From Shift Zero: Electrify State Buildings: pass HB 1767 & 1770
General Buildings FAQ
Why is moving to clean, safe, electric buildings important? Greenhouse gas emissions from buildings are growing at a faster rate than any other source of carbon pollution because of increased use of fossil gas to heat our homes and buildings. For decades Washington has disincentivized the use of our clean, low-cost electricity and created advantages for customers who use gas in their homes. Gas releases dangerous pollutants linked to lung disease and other health risks into our living spaces. We need to deeply reduce carbon emissions from buildings to achieve our state’s carbon reduction goals – while also ensuring that all customers can choose to be part of the clean energy transition.
Is there enough electricity to electrify homes and buildings? Utilities are continuously planning to ensure they have enough energy to keep your lights on and your buildings warm. Whether it’s from population growth, new businesses, transportation electrification, or building electrification, utilities go through robust planning processes every two years to determine what new resources they need, such as wind, solar, or energy efficiency. The transition to clean buildings will be gradual, and will be done in coordination with robust utility planning.
Why do we need policies to address building emissions if Washington’s 2021 Climate Commitment Act (CCA) covers gas emissions? Cap-and-invest is a great tool for cutting emissions across all sectors long-term, but we need complementary policies and tools to help us achieve our nearer-term goals as well, and to do so in an equitable and cost-effective way. Buildings constructed now will last fifty or more years, so we need to start transitioning them to clean heat sources so that we don’t have to make expensive retrofits later. The CCA also applies a price on carbon for fossil fuels, which will impact those who pay the utility bills, not those who install the equipment. This creates a split incentive, but voluntary incentive programs and reach codes will give the option for customers to get off fossil fuels and avoid paying higher utility bills.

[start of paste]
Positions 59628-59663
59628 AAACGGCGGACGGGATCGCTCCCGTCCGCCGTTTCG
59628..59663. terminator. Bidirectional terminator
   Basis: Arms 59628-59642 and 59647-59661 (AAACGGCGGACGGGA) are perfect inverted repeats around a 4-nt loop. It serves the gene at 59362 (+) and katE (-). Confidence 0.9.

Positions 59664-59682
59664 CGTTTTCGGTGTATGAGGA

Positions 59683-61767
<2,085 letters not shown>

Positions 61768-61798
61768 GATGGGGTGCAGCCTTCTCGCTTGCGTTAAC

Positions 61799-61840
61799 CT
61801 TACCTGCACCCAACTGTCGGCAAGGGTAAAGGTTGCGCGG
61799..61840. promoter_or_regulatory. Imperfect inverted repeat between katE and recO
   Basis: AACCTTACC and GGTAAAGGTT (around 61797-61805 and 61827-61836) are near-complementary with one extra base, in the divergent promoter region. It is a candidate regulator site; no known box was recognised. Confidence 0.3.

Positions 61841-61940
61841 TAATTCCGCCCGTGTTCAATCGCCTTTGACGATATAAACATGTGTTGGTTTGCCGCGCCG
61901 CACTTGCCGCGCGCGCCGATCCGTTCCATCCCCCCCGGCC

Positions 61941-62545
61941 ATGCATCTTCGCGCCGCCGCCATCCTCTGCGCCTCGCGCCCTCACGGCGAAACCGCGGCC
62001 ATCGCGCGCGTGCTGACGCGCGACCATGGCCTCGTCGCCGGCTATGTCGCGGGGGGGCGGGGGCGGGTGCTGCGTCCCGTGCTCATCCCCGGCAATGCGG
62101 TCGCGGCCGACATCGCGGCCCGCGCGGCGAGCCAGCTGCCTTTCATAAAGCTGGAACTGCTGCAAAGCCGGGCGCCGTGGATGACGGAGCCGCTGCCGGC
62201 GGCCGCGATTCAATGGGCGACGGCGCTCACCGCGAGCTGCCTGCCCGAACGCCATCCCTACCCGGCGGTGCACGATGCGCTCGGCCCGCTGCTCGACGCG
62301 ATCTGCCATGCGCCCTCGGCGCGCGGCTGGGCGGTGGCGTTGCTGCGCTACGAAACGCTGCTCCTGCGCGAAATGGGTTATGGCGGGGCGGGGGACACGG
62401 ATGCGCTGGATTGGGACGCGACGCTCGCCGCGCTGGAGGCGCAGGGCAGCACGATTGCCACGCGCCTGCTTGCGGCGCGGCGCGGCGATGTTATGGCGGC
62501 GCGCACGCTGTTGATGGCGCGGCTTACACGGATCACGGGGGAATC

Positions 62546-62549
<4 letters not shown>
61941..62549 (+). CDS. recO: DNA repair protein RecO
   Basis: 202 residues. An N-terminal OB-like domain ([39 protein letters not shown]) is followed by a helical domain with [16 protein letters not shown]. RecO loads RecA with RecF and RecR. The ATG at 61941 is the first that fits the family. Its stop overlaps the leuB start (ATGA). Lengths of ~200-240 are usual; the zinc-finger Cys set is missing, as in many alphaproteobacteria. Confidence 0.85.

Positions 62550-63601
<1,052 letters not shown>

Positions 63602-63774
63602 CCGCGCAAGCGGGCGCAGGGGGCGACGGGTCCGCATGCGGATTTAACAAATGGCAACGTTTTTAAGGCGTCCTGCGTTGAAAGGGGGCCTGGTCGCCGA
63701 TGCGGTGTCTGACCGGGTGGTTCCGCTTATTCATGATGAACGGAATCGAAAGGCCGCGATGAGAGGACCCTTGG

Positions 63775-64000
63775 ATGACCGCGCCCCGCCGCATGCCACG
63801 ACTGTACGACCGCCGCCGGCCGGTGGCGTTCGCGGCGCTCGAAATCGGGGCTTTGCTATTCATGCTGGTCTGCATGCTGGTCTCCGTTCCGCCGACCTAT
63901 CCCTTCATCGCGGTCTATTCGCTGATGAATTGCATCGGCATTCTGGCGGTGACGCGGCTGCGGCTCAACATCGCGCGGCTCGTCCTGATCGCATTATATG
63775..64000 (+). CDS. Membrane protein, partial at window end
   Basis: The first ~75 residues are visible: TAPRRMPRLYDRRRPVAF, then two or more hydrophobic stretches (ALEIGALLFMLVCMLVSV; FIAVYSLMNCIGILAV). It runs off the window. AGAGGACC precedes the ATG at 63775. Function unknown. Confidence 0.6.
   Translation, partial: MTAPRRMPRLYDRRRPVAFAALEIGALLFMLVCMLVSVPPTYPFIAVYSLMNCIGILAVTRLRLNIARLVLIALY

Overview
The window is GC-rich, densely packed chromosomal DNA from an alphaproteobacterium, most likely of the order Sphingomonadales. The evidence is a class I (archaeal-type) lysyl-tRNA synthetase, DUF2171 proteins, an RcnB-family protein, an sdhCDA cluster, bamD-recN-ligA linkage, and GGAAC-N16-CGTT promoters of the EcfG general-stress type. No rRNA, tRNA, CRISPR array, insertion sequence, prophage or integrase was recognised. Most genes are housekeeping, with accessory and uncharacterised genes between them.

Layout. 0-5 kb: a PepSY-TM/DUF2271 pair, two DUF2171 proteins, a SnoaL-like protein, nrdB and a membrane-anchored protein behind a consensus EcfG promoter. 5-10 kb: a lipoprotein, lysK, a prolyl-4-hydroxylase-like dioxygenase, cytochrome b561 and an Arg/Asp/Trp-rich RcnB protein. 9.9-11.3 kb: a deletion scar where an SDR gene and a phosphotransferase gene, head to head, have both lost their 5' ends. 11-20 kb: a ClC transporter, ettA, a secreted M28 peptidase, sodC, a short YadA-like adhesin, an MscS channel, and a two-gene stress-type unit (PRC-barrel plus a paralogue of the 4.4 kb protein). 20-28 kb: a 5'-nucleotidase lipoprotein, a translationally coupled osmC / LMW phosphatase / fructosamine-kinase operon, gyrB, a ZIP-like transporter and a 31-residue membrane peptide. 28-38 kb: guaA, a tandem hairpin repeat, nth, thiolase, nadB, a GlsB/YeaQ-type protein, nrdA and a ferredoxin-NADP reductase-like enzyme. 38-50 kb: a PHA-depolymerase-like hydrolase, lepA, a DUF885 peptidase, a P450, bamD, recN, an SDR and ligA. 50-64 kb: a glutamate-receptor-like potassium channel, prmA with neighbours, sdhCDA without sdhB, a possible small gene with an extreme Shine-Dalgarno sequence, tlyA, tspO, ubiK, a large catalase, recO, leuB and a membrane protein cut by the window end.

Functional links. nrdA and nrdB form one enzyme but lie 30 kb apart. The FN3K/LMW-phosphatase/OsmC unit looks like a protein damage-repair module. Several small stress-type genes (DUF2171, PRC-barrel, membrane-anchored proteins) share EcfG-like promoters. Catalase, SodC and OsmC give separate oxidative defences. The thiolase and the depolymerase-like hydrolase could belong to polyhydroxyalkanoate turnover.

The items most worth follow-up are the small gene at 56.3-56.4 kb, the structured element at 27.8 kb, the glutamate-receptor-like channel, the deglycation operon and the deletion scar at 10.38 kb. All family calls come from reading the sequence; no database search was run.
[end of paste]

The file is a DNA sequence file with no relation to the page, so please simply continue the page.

How good are modern electric appliances, compared to gas versions? Today’s electric appliances are excellent. Heat pumps work well in Washington’s varied climate zones, including the colder eastern part of the state, to temperatures as low as 5 degrees F. Additionally, modern electric appliances use less energy overall: electric heat pumps are 200-400% more energy efficient than gas-fired equipment, while simultaneously providing air cooling benefits that are becoming essential for our hot summers and wildfire season. As such, builders in Seattle now already choose electric heat instead of gas in 65% of new homes, and that trend is increasing across the state.
Targeted Electrification (HB 1767) FAQ
What would HB 1776, Targeted Electrification, do? This bill clarifies public utilities can offer electric appliance incentives to customers, regardless of their current heat source. Imagine you want to upgrade your heating system from gas to an electric heat pump and add air conditioning – but your electricity comes from a public utility and your gas from the private utility. Currently, you can’t access your electric utility incentives to help make this switch. HB 1767 addresses this problem by allowing all customers to have access to electric appliance incentives, increasing customer choice for clean homes and buildings.
Does HB 1767 require utilities to offer programs? Does it require residents to give up their current appliances? No, the bill is 100% voluntary. Utilities may choose whether to participate, and if they do, the program must benefit all utility customers. Likewise, customers can choose whether they want to take advantage of incentives based on their own energy needs. Since private utilities can already offer these kinds of incentives to customers, this bill levels the playing field for public utility customers.
Will HB 1767 raise rates for electric customers? No, utilities must perform a cost-benefit analysis for an electrification program, and they are only able to offer these incentives if there will be a net benefit for all of their customers. In fact, adding smart load on the grid can put downward pressure on electric rates overall, making it a win-win.